The use of collagen cross-linkers (CCLs) has been proposed to enhance the properties and longevity of the dentin-resin bonds. Proanthocyanidins (PA) are natural biocompatible CCLs, MMP inhibitors, anti-bacterial and anti-oxidants that interact with proteins to stabilize and increase the Type-I collagen cross-linkage, by promoting hydrogen bond formation between the protein amide carbonyl and the phenolic hydroxyl. Grape seed extracts are a rich source of PA, yielding a 10% higher concentration of PA. [11],[12] Proanthocyanidins have shown to improve the resin-dentin bond strength of etch-and-rinse adhesives to both sound dentin and caries-affected dentin. [13],[14]

Assuming that the infiltration of resins would be facilitated by EWB and the presence of CCLs within the hybrid layer would build the ideal interface resistant to hydrolysis and enzymatic degradation, this study was designed with the aim to evaluate whether the application of two simplified etch-and-rinse adhesives to biomodified dentin using EWB with and without CCL pretreatment improves their sealing ability. The null hypothesis tested was that there is no difference between the microleakage of simplified etch-and-rinse adhesives bonded to pulp-chamber dentin with WWB or EWB with and without PA application.


   Materials and Methods Top


One seventy-six human molars extracted for periodontal reasons were collected. The teeth were caries-free and had no previous restorations or defects. The teeth were cleaned of any debris and stored in 0.1% thymol in distilled water at room temperature and used within 6 months of the extraction. Using a carborundum disc and water coolant, the roof of the pulp-chamber was decoronated perpendicular to the longitudinal axis, 1.5 mm coronal to the cement-enamel junction and roots were sectioned 2 mm apical to the bifurcation. The canal orifices were widened with Gates Glidden drill no. 2-3 (Gates drills, Mani Inc., Tochigi, Japan) and the pulp tissue was extirpated carefully with the help of excavator and broaches. The root ends were sealed with amalgam (DPI Alloy, Dental Products of India, Mumbai, India) and later the pulp-chambers were irrigated with normal saline.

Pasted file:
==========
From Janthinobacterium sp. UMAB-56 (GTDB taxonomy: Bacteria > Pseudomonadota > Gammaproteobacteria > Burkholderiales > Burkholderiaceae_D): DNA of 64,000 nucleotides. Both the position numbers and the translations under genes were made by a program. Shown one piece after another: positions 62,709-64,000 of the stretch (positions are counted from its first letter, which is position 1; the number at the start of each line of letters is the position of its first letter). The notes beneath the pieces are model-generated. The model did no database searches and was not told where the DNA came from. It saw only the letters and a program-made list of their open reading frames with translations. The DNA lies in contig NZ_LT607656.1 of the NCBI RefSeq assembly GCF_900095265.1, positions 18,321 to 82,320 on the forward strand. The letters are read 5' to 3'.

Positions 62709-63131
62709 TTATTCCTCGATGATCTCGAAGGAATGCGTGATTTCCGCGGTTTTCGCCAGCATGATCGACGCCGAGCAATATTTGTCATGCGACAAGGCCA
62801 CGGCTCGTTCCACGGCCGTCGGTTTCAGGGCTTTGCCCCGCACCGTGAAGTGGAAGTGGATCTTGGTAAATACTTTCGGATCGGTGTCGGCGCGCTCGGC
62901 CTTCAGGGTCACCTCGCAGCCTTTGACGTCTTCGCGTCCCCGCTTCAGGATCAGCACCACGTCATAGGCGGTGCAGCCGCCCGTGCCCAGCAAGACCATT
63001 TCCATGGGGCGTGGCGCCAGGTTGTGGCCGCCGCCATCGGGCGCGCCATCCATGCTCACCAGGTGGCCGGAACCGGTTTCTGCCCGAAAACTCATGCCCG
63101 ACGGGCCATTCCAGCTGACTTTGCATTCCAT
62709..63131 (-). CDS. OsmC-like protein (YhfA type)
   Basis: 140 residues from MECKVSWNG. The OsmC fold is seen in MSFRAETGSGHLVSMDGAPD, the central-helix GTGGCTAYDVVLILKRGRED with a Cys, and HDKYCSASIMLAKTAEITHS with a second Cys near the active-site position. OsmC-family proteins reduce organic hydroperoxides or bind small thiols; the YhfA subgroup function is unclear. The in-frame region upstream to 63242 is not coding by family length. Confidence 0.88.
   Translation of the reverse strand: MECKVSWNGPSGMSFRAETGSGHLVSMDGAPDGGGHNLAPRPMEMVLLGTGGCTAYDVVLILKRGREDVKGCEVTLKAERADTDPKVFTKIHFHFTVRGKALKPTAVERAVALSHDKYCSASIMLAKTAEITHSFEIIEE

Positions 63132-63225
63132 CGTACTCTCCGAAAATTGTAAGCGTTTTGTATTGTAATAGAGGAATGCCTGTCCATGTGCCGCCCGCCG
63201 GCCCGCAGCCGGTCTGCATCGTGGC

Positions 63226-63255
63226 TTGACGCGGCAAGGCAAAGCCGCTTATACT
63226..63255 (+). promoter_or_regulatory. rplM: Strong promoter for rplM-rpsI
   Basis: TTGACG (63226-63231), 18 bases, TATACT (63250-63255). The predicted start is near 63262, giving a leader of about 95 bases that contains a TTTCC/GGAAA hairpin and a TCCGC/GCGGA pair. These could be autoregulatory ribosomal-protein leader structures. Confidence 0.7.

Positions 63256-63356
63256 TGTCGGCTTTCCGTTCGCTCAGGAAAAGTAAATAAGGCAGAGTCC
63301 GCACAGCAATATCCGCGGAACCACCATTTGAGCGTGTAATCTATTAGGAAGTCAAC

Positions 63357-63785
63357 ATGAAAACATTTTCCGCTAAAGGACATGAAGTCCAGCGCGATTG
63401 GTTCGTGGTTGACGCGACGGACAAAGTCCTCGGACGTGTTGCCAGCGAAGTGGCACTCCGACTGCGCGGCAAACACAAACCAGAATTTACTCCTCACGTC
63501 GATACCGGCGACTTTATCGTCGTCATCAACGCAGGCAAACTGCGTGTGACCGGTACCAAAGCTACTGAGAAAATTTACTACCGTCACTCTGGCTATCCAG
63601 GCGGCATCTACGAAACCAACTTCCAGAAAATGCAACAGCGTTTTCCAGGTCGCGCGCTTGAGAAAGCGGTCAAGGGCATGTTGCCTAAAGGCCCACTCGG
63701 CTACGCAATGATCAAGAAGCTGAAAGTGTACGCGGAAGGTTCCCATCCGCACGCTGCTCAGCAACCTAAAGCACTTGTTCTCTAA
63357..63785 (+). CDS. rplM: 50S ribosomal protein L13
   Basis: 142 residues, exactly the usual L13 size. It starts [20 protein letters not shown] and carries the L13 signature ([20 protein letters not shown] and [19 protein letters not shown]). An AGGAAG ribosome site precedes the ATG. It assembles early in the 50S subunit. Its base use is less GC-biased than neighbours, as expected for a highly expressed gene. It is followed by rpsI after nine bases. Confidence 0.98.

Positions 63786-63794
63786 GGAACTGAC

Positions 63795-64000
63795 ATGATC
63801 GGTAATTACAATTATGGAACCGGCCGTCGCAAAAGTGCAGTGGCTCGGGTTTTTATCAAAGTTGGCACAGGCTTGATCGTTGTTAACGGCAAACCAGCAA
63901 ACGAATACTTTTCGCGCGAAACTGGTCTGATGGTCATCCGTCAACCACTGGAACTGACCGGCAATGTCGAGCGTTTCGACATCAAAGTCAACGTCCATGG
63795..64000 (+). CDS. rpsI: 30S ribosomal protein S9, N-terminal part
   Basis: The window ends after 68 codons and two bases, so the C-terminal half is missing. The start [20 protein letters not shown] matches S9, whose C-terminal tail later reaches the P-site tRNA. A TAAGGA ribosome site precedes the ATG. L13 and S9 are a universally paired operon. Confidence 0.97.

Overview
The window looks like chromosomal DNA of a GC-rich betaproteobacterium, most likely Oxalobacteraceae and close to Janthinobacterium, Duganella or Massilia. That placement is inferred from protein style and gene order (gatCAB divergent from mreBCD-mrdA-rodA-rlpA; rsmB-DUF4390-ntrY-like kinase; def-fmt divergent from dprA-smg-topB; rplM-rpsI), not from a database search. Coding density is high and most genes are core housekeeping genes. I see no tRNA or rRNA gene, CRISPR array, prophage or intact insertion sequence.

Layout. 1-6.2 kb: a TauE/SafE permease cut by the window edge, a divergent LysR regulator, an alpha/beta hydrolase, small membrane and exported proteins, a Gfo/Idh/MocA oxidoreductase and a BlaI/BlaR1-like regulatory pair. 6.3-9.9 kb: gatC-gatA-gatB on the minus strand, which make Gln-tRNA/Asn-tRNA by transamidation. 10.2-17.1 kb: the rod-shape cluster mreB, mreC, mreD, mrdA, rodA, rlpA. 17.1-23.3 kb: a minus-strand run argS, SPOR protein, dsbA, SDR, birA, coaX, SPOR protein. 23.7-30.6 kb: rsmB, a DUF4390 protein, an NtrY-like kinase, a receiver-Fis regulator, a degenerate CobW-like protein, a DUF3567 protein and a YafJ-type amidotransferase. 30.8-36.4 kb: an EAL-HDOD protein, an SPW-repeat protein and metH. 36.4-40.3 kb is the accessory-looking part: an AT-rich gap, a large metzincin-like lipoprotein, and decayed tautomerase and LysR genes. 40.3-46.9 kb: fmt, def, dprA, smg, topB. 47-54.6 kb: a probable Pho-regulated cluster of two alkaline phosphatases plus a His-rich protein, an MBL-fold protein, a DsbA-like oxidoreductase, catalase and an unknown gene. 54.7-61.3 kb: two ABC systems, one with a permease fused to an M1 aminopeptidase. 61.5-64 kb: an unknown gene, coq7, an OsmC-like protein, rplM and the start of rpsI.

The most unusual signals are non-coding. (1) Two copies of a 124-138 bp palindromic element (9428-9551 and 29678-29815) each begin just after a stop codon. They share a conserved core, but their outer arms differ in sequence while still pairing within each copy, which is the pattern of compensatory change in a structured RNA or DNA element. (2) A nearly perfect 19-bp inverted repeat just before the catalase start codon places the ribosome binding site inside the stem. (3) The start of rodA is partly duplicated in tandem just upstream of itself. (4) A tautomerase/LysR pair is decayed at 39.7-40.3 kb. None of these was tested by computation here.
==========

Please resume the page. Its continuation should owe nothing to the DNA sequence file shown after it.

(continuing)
Proanthocyanidins powder was derived after removing the coating from the grape seed extract capsules (95% purity Vitis vinifera, Zenith Nutrition). To obtain 15% PA solutions, 15.79 g powder was dissolved in 84.21 ml of 100% ethanol and distilled water separately at normal temperature and pressure. The pH of the slightly acidic solutions was adjusted to 7.2 using 0.5 mol/L NaOH (HDB Chemical Engineer Co. Ltd., Beijing, China). Centrifugation was done at 1200 rpm for 15 min to allow for sedimentation. After double filtration through a filter paper, the supernatant fluid was collected in a closed beaker.

Samples were equally divided into eight groups (n = 22) according to the four bonding techniques to be performed using Adper Single Bond 2 (ASB) (3M ESPE, St. Paul, USA) in group 1 (a-d) and XP Bond (XPB) (Dentsply, DeTrey GmbH, Germany) in group 2 (a-d) [Table 1] and [Table 2]. Pulp-chamber in all the groups was acid etched with 37% phosphoric acid for 15 s, followed by rinsing and blot drying.
Table 1: Materials/adhesive systems, composition and manufacturer's instructions


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Table 2: Experimental groups and their bonding protocols


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After bonding procedures, composite restorations were placed in the pulp-chamber of all the samples using a dual cure composite, Core X Flow (Dentsply Caulk, Milford, USA). Two increments of 2 mm thickness were placed using a dual-barreled syringe and each increment was light cured at 500 mw/cm 2 by Spectrum 800 (Dentsply, Caulk, Milford, USA) for 20 s according to the manufacturer's instructions [Table 1]. The restored specimens were finally placed in distilled water at 37°C for 24 h and subjected to thermo-cycling at a temperature range of 5°C and 55°C for 500 cycles, with 30 s dwell time at each bath and 10 s for specimen transfer. Twenty samples from each group were subjected to dye penetration test, and two samples per group were evaluated for interfacial morphology under scanning electron microscope (SEM).